In a room full of evangelical Christian conservative leaders on Monday, Texas Senator Ted Cruz did not hold back in his criticism of President Barack Obama. Cruz blasted the President on foreign policy, focusing in on his strategies against the terrorist group ISIS, labeling Obama an “apologist for radical Islam.” He’d made the incendiary comments before, but this appears to be the first time he’s used the attack line in Iowa. He then went on to suggest that Obama uses similar rationales that terrorists employ to downplay ISIS, slamming Obama for making a reference to the Crusades in explaining the history of religious violence.
Cruz made his remarks to a crowd of about 200 attendees behind closed doors at a Des Moines hotel ballroom, though Starting Line and several reporters were able to hear the entire speech in the hallway outside. The American Renewal Project hosted the day-long event called “Pastors and Pews,” designed to encourage conservative evangelical leaders to mobilize their churchgoers to support candidates of their choosing.
The entire first half of Cruz’s speech focused solely on foreign affairs and Islam, often stressing his belief that America needed to “confront the evil that is radical Islam.” He argued that the 21 hijackers on 9/11 “weren’t a bunch of ticked-off Presbyterians,” and often referred to violence against Christians in the Middle East. When he turned his focus to more domestic affairs, he stuck with a theme of Christian persecution, relating a long story about church leaders getting subpoenas from the government in Texas.
In a brief Q&A session from the audience afterwards that asked him about gay marriage and Israel, Cruz decried what he saw as a “unrelenting assault on traditional marriage.” He said he worried about what the Supreme Court would do with their upcoming decision on gay marriage rights. He appeared to be auditioning for the most bombastic of the likely Republican candidates, commenting on marriage equality progress by saying, “the forces of darkness is advancing.”
“I believe our country is in crisis,” Cruz explained in an interview with press following his speech. He said that instead of focus on changing minds in the Senate, he’s been committed to doing “everything I can do to energize and mobilize an army of pastors, of small business owners, of young people, of women, of Americans passionate about reigniting the miracle of America.” In terms of his own ability to win over the evangelical crowd, Cruz praised Huckabee’s comments against gay marriage, but noted “it was disappointing, the relative silence of other potential candidates in the field.”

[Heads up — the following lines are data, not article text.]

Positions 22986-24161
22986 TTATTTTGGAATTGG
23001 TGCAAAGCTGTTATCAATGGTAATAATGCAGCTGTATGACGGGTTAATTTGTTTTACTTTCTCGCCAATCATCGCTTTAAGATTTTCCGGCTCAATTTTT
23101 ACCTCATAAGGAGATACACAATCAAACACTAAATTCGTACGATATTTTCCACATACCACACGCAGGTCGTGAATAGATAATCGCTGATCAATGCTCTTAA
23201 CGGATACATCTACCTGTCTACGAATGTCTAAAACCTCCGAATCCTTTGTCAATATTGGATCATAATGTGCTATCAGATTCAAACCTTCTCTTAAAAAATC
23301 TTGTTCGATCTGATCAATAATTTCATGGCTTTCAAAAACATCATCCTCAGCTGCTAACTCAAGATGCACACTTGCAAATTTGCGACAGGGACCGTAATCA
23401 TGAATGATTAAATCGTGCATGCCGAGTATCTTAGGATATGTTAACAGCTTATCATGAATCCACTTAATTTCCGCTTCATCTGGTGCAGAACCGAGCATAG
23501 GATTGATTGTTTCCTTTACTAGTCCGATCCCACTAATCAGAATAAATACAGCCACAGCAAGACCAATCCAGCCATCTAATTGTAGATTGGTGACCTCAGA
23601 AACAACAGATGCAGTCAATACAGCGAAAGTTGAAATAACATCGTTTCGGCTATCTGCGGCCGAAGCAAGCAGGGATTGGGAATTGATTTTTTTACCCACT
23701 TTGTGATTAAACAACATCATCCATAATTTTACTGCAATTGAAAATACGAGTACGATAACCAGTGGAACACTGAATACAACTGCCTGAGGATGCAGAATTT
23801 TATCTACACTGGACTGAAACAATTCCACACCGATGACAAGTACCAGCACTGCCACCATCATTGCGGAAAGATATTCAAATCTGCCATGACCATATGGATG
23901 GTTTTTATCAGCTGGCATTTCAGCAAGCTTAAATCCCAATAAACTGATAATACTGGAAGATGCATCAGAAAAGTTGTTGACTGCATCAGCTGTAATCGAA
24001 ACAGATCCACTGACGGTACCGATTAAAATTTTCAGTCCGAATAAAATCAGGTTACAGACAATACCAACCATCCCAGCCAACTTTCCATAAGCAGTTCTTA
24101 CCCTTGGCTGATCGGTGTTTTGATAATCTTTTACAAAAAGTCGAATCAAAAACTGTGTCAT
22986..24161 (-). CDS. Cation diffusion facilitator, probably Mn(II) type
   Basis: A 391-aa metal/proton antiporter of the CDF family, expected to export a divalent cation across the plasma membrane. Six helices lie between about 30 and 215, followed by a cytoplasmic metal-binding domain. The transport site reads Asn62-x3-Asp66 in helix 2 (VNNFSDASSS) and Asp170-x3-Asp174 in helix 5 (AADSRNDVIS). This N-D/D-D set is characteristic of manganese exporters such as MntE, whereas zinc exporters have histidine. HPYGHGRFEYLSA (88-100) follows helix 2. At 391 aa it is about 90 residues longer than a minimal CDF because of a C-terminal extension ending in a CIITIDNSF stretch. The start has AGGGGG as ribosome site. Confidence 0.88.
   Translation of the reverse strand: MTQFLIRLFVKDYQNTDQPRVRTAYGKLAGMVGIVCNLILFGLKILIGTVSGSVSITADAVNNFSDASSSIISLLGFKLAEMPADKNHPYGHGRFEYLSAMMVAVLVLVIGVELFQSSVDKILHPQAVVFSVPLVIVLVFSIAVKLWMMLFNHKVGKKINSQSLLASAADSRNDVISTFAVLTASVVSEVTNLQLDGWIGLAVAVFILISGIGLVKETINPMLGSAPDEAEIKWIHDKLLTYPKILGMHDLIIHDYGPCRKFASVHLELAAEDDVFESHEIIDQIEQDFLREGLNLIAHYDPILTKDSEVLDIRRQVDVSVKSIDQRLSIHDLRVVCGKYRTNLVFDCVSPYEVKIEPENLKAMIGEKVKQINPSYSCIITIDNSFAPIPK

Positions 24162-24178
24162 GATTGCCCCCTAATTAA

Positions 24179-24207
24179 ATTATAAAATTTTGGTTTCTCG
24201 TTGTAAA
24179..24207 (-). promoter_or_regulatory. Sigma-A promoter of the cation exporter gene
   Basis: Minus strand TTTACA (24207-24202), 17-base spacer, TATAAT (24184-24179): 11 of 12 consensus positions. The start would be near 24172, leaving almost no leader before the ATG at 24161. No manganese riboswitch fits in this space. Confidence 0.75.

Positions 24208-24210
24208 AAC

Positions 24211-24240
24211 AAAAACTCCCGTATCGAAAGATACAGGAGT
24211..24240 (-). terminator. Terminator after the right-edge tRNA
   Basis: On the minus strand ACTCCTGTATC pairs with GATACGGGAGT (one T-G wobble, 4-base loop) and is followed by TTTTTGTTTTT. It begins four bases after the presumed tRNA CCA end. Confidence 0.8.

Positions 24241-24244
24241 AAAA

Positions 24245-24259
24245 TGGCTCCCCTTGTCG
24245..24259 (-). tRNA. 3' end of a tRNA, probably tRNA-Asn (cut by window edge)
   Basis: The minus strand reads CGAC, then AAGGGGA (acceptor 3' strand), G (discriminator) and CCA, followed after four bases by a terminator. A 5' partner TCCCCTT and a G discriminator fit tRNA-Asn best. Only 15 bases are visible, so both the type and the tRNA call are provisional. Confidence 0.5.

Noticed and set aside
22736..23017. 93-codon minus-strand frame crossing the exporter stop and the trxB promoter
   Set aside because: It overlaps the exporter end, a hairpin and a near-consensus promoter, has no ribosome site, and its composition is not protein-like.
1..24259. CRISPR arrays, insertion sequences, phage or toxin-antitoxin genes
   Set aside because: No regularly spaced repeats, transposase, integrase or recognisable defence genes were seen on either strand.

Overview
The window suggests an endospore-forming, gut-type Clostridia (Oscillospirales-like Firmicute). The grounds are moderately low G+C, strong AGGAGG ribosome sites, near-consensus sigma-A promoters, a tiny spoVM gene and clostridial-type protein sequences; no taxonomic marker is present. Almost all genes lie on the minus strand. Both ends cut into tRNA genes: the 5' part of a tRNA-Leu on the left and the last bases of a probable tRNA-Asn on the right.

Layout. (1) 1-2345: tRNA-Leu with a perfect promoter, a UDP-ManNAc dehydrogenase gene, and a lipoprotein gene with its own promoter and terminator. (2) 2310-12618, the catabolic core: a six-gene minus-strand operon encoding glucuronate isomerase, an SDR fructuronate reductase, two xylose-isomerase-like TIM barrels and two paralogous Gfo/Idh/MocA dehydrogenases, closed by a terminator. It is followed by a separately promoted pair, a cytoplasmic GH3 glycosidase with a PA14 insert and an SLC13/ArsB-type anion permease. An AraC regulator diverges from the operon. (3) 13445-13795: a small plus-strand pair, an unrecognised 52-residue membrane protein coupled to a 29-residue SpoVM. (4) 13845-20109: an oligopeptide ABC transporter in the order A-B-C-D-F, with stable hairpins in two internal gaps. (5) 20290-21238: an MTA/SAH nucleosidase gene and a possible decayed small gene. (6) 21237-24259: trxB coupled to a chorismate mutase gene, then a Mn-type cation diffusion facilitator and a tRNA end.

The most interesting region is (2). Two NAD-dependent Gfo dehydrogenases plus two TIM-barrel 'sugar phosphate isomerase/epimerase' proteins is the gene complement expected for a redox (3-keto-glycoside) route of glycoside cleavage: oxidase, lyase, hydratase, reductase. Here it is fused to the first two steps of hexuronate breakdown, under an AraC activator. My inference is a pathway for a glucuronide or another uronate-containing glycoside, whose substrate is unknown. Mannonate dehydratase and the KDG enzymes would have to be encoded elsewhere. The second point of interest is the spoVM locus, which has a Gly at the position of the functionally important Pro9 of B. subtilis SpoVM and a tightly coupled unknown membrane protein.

Progressive Faith Leaders Respond
At a later press conference hosted by Interfaith Alliance, leaders of a number of Iowa churches and synagogues pushed back against the purpose of the American Renewal Project event. Connie Ryan Terrell, the executive director of Interfaith, criticized the policy path that American Renewal takes. “That path is extreme, and divisive, and it does not include the beliefs of most Iowans,” Terrell said. “Across our state we see Iowans expressing and living out their faith in a way that lifts up our neighbors. We see Iowans advocating for the rights of women, workers, people of all races and sexual orientation.” She praised people of faith’s volunteer work for the needy and work on policy issues like raising the minimum wage.
Reverend David Sickelka, the senior minister at Urbandale United Church of Christ, remarked that “the American Renewal Program seeks to reset the course of our democracy. The project seeks to recruit and give support to evangelical Christians in order to legislate an agenda that they are confident is Christian, but that most in my congregation would not recognize as anything remotely resembling the way of Christ.” Sickelka warned that the group tries to roll back equality rights, force “creationist pseudo-science” on public schools, and damage public education in general by diverting money to private schools.
Rabbi Steven Edelman-Blank also spoke on his concerns that the evangelical organization advocates policies that “lack inclusiveness, a sense of fairness, and love for one’s fellow.” Edelman-Blank also pointed out the “great ability that I see that they have to ignore who else is in the room, no matter what other room it is and speak in those terms as if there’s only one perspective.”
Terrell particularly disputed portions of Cruz’s speech when described. “We would not agree that Christians are being persecuted,” Terrell said. “People who are Christian are the majority in our country and their rights are well-protected.” Still, she noted the effectiveness groups like American Renewal has had in garnering press coverage. “It’s easy for the media to grab onto because it’s extreme. It’s exciting to write about, it makes a good headline.” Interfaith Alliance plans on continuing to put out a different message on faith issues and progressive policies throughout the caucus season in the hopes of counteracting such organizations.
by Pat Rynard